It has been well established that a community fails to absorb the negative impact generated by shortfall of rainfall, which may lead to a drought like situation. Therefore, the preparedness of a people is as important as the ensuing dry spell itself. Here, the causes are many but highly eroded and degraded land thin forest covers, fragile eco-system and near absence of vegetative cover, etc. do hasten the probability of drought to a great extent. Most of the drought prone areas lack such essentials.
Even though the population explosion in the drought affected areas of Western Orissa, particularly in the small urban centers is not a direct cause of its severity; nevertheless this has also to be taken into consideration also for it aggravates the situation. The urban population’s resource needs and increasing consumption requirements put extra and at times unprecedented demands on the ravaged countryside, particularly agricultural produces. The purchasing capability of the urbanites to a considerable extent tilts the balance in their favor. As in other non-drought regions, the pull factors actively drain out the ‘necessities’ from the interiors.
Without adequate healthy and quality livestock, the village economy of Western Orissa remains anything but crippled. It has been observed that the hardship generated by near halt of agricultural operation coupled with paucity of fodder and feed the maintenance of domestic and agricultural animals and birds become unviable and burdensome. Need for cash for partially averting the drought related hunger or even prolonged starvation, servicing of debts that may even run through generations, immediate health concern and the urgency to participate in the socio-religious occasions give rise to unwanted consequences for the people. Sale of the animals is preferred, those who have it to cater to the needs. It contributes negatively to the overall economies of the community and individual families.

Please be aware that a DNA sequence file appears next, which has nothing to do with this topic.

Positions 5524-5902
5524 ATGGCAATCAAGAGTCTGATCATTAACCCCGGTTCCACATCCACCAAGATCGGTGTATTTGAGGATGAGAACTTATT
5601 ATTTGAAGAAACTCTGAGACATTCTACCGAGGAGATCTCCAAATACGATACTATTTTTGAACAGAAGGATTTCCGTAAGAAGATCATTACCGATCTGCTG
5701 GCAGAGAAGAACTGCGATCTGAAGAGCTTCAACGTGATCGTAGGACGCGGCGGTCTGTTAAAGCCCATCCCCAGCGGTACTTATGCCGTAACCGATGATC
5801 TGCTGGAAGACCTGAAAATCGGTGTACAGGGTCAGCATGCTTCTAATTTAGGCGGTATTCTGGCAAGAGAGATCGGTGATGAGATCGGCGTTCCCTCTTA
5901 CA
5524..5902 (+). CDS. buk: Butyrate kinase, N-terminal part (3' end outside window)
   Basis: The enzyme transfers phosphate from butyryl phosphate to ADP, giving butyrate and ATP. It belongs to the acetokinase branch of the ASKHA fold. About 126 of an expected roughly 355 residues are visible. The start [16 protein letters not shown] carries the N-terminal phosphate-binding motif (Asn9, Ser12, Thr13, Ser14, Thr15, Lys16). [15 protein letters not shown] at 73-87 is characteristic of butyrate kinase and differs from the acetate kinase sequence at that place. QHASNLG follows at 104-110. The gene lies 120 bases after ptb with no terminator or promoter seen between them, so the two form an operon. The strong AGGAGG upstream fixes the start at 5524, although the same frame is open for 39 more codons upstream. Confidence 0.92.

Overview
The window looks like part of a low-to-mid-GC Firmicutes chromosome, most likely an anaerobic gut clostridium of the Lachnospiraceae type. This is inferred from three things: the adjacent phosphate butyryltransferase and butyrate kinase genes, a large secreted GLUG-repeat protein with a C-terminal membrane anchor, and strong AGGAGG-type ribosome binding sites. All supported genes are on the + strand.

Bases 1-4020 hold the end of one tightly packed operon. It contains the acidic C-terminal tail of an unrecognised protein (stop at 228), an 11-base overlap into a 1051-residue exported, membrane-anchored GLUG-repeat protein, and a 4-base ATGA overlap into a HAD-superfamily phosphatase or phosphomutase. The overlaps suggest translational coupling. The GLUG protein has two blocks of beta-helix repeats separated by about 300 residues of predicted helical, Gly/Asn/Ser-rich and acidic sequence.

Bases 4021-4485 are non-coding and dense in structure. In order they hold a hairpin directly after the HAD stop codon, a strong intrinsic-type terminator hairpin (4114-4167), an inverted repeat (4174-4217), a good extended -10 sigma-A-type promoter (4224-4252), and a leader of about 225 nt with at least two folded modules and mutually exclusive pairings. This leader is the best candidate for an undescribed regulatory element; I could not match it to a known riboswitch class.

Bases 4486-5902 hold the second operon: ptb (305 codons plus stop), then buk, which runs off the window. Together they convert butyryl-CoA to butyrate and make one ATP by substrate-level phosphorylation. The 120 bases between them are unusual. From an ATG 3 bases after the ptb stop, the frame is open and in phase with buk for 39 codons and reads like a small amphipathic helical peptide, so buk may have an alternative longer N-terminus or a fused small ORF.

The situation pertaining to the availability of clean drinking water in these drought prone areas is dismal. Either water is not available near the habitats as per the intake requirements or is not fit for human consumption. The shortage affects both humans and animals, equally. What is of much concern is that this invariably goes against the womenfolk, who often walk very long distance to fetch water for the household need.
In these drought prone areas people have to cope with high health risks. Polluted water, inadequate food, infection and stress take the toll. Health delivery system being almost nil along with prohibitive cost of treatment contribute to the misery. Severe dietary restriction leads to malnutrition in women and children. The probability of morbidity and mortality increases manifold with recurring drought and no viable solutions.
In recent times the areas of Western Orissa is experiencing the incident of acid rains most probably due to rabid industrialization, mining and depletion of forests. The environmental pollution level too, has increased considerably.
Western Orissa requires immediate solutions to its problems—drought, malaria, malnutrition, environmental degradation and pollution, migration, food insecurity, under-development, indebtness, spurious goods, bonded labor etc., to name a few.

Wednesday, 16 July 2008


‘It is possible that tomorrow it will rain. It is possible that it will not. It is possible that I will be remembered by you or may be you will not’.
When the appointed time came, I found myself surrounded in the dark corner of my one room apartment as usual, in knowing well that neither would it rain nor you would remember me. It was assuring enough for me that it was best for me to expect that way to be alive for a day, each day. Though, I was not living here, so also I was not among the rain drenched lifeless corpses, elsewhere. For me, always the possibilities are just endless as well as colorless. You know that.

Tuesday, 15 July 2008


Creation appears to be strange and the creator strangest, whoever he or she is. The universe and anything and everything that it contains is perfect--the destruction and the creation, equally; though to human mind it may be look otherwise. A true understanding of the nature of the grand design of the universe is to accept that it is impermanent.
Pain, pleasure and craving limit our understanding of the true meaning of the all pervading truth that we are yet to be liberated. Knowledge is the chief basis of this illusion of ours. Those who do not possess it or are bereft of it are the happiest. A spiritualist knows it and therefore he finds peace in himself and with others unconditionally.